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Time was up for the Ming. Someone opened the gates for the marauding Manchu rebels and the the Chongzhen Emperor hung himself rather than face them.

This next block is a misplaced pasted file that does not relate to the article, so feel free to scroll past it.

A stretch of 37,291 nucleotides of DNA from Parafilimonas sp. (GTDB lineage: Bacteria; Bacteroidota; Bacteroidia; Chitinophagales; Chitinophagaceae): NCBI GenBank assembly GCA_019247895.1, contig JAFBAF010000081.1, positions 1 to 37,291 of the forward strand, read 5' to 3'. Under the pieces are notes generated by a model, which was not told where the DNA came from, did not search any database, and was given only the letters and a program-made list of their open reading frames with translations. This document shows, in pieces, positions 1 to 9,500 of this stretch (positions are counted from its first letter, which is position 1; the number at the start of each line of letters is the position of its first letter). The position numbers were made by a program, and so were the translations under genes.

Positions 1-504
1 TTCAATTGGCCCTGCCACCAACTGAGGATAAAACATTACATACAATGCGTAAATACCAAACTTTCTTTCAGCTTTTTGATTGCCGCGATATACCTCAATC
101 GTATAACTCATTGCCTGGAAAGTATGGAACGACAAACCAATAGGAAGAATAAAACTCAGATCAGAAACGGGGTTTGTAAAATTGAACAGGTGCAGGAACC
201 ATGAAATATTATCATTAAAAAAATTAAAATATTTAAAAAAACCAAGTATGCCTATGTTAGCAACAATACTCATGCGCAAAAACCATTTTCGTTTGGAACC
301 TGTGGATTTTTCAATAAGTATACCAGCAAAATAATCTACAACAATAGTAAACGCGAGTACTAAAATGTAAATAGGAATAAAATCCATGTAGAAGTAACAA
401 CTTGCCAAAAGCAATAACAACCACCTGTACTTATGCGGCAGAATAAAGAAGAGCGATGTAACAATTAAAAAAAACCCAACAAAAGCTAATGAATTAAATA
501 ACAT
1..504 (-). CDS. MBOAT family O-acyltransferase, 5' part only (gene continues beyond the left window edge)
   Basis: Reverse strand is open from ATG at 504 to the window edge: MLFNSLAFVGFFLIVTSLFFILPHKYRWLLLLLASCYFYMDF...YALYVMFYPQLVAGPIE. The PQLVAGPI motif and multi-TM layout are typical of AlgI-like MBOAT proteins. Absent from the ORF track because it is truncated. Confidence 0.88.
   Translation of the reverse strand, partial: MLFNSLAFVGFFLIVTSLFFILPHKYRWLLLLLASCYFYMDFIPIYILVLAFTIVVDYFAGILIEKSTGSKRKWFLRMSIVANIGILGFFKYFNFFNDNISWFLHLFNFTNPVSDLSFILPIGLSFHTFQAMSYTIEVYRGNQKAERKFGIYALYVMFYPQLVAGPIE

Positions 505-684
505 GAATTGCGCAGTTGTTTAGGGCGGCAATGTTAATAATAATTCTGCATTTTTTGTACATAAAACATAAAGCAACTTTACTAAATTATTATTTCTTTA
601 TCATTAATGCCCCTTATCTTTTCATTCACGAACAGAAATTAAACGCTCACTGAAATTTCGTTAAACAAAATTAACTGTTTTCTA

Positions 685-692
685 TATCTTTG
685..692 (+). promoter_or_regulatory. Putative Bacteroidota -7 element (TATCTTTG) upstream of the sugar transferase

The 268-year duration of the Qing dynasty was dominated by the rule of two monarchs: the Kangxi Emperor, who reigned from 1662 to 1722, and his grandson, the Qianlong Emperor, who reigned from 1736 to 1796. These two emperors, each of whom reigned for about 60 years, would set the course of Qing history and in large part create the political, economic, and cultural legacy inherited by modern China. THE KANGXI EMPEROR For the Manchus, who were a foreign, conquering dynasty, a major task on the road to effective rule in China was that of enlisting the help of the Chinese populace -- in particular the elite scholarly class. The man most responsible for accomplishing this was the Kangxi Emperor.The Kangxi Emperor came to the throne in 1662, when he was only 8 years old. After achieving his independence from several powerful regents, the Kangxi Emperor immediately began to recruit scholars from the Yangzi River delta area, which is called "the South" in China and includes the city of Suzhou. The Kangxi Emperor brought these men into his court to support his cause of transforming the Manchu way of rulership into a truly Confucian establishment based very much on Ming dynasty prototypes. Through this maneuver, the Kangxi Emperor was able to win over the scholarly elite and, more importantly, the Chinese populace at large. The first half of the Kangxi Emperor's rule was devoted to the stabilization of the empire: gaining control over the Manchu hierarchy and suppressing armed rebellions. It was only in the second half of his rule that he would begin to turn his attention to economic prosperity and the patronage of art and culture. The commission of the Southern Inspection Tours (Nanxuntu), a set of twelve mammoth scrolls depicting the emperor's tour route from Beijing to the cultural and economic centers of the South, was one of the Kangxi Emperor's first acts of artistic patronage.The Kangxi Emperor's Southern Inspection Tour, two scrolls of which are featured in this unit, documents his second tour of the South and celebrates his success in winning over the Chinese populace and becoming a true monarch of all China. The imperial inspection tours of the Kangxi and Qianlong emperors were unique in Chinese history. Other emperors in other eras had from time to time completed a single inspection tour of the empire or made the epic journey to Mount Tai to worship Heaven, but the Qing emperors were the first to undertake multiple tours of inspection to all corners of the empire. In fact, these personal inspection tours were part of a strategy for extending and solidifying Manchu rule throughout the empire. In all the Kangxi Emperor completed six southern inspection tours during his 60-year reign; the Kangxi Emperor's grandson, the Qianlong Emperor, followed his example and also completed six southern tours. Although the Manchus were not Han Chinese, they realized that to dominate the empire they would have to do things the Chinese way and so they retained many of the institutions of the Ming and earlier dynasties. Ever suspicious of Han Chinese, the Qing rulers put into effect measures aimed at preventing the absorption of the Manchu into the dominant Han Chinese population. Han Chinese were prohibited from migrating into the Manchu homeland, and Manchu were forbidden to engage in trade or manual labor. Intermarriage between groups was forbidden. The Qing regime was determined to protect itself not only from internal rebellion but also from foreign invasion.Back to Chinese Dynasty Maps - Page 2 The Manchu conquered Mongolia in the late seventeenth century and Tibet in the eighteenth century. The chief threat to China did not come overland, however, but by sea. Western traders, missionaries, and soldiers of fortune began to arrive in large numbers. The empire's inability to evaluate correctly the nature of the new challenge or to respond flexibly to it, resulted in the demise of the Qing and the collapse of the entire millennia-old framework of dynastic rule.